Project2 - CS100M Fall 2006 Project 2 Due: September 21,...

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1 CS100M Fall 2006 Project 2 Due: September 21, 2006 (Thursday) at 6pm Submit your files on-line in CMS before the project deadline. Both correctness and good programming style contribute to your project score. You must work either on your own or with one partner. You may discuss background issues and general solution strategies with others, but the project you submit must be the work of just you (and your partner). If you work with a partner, you and your partner must register as a group in CMS and submit your work as a group. In this assignment, you will work with loops , write and call user-defined functions , and experiment with Matlab graphics. Along the way, you will explore some mathematical ideas and learn about the Bisection Method for root approximation. The last question talks about decomposition and modular design . We’ve done the decomposition for you in this project. Learn from this example and apply decomposition (modular design) in the future. Do not use arrays (vectors) in this project. 1. Mode The mode of a sequence of numbers is the number that occurs most frequently. For example, 87, 92, 92, 98, 98, 98, 100 mode is 98 3, 4, 4, 6, 8, 9, 9 mode is 4 or 9 Write a script to determine the mode of a user-entered sequence of numbers. If there are multiple modes you may report any one of them. You may assume that the sequence is non-negative and is entered one number at a time (prompted by the program) in non-decreasing order. The user enters a negative number to terminate the sequence, but the negative number is a stopping signal only and does not belong to the sequence. (The question has been discussed in lecture—refer to your lecture notes. The notes also show examples of the “interactive framework” for soliciting user input repeatedly.) Submit your script file findMode.m . 2. Root approximation using the Bisection Method Approximation is an important solution strategy for many problems. When an “exact” solution for a problem is too difficult or too computationally expensive to obtain, one may turn to approximation techniques. Simple numerical methods can be used to approximate roots or extrema (minimum or maximum). Some well-known root finding methods include Newton-Raphson, fixed-point iteration, and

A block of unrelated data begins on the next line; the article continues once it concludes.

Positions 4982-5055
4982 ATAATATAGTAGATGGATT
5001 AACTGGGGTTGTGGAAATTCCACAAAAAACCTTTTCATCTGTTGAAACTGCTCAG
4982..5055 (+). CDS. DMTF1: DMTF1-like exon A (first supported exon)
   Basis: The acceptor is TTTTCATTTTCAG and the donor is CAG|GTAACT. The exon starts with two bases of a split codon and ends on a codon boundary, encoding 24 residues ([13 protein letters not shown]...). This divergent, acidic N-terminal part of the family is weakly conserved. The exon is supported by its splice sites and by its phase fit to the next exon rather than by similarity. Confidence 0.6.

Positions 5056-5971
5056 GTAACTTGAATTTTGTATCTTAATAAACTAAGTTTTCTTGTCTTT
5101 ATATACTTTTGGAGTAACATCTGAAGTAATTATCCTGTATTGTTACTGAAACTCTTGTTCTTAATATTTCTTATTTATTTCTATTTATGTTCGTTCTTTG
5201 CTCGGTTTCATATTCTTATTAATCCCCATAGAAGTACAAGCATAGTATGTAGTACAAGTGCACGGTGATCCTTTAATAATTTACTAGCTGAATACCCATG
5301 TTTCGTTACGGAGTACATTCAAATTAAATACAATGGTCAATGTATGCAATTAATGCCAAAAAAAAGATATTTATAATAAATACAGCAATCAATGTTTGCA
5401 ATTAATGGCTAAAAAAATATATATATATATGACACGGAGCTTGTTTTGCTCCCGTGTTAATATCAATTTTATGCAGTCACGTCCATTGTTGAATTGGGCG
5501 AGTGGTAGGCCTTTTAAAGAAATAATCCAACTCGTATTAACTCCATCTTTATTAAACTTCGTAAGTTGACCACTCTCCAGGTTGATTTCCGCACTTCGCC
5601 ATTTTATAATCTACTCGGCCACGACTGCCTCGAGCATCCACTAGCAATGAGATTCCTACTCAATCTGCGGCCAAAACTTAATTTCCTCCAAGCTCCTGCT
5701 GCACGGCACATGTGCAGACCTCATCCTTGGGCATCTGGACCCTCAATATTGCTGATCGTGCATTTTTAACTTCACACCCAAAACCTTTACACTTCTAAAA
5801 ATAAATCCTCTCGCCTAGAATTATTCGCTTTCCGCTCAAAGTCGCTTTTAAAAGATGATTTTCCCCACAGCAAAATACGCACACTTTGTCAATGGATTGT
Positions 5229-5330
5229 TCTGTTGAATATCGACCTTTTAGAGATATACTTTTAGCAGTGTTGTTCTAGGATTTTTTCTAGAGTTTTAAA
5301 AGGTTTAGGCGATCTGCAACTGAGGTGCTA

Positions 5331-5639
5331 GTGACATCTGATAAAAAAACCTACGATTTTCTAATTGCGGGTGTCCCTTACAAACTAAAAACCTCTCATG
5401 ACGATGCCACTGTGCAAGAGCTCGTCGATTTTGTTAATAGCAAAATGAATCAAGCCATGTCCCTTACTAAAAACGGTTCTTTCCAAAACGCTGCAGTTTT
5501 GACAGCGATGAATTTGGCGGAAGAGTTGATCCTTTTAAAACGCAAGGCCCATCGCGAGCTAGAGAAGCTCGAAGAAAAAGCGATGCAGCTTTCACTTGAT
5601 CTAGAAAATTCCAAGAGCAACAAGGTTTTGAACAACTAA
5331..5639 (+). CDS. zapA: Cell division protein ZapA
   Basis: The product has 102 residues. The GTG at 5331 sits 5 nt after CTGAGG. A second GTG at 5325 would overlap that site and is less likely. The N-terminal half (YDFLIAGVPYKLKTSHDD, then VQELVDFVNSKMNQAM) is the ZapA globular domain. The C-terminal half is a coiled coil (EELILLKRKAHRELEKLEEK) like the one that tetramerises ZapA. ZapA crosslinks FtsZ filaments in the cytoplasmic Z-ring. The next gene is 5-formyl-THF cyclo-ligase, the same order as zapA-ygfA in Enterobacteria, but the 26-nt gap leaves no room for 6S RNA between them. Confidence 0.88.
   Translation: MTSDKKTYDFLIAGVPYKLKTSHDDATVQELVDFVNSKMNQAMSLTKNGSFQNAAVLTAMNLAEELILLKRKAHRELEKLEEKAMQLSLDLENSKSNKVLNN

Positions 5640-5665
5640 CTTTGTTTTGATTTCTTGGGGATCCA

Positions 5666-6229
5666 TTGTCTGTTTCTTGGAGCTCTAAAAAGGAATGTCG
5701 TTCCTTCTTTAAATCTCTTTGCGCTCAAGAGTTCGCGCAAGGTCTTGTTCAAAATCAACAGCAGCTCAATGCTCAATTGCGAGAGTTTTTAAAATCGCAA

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This note was uploaded on 03/15/2011 for the course COM S 100 at Cornell.

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Project2 - CS100M Fall 2006 Project 2 Due: September 21,...

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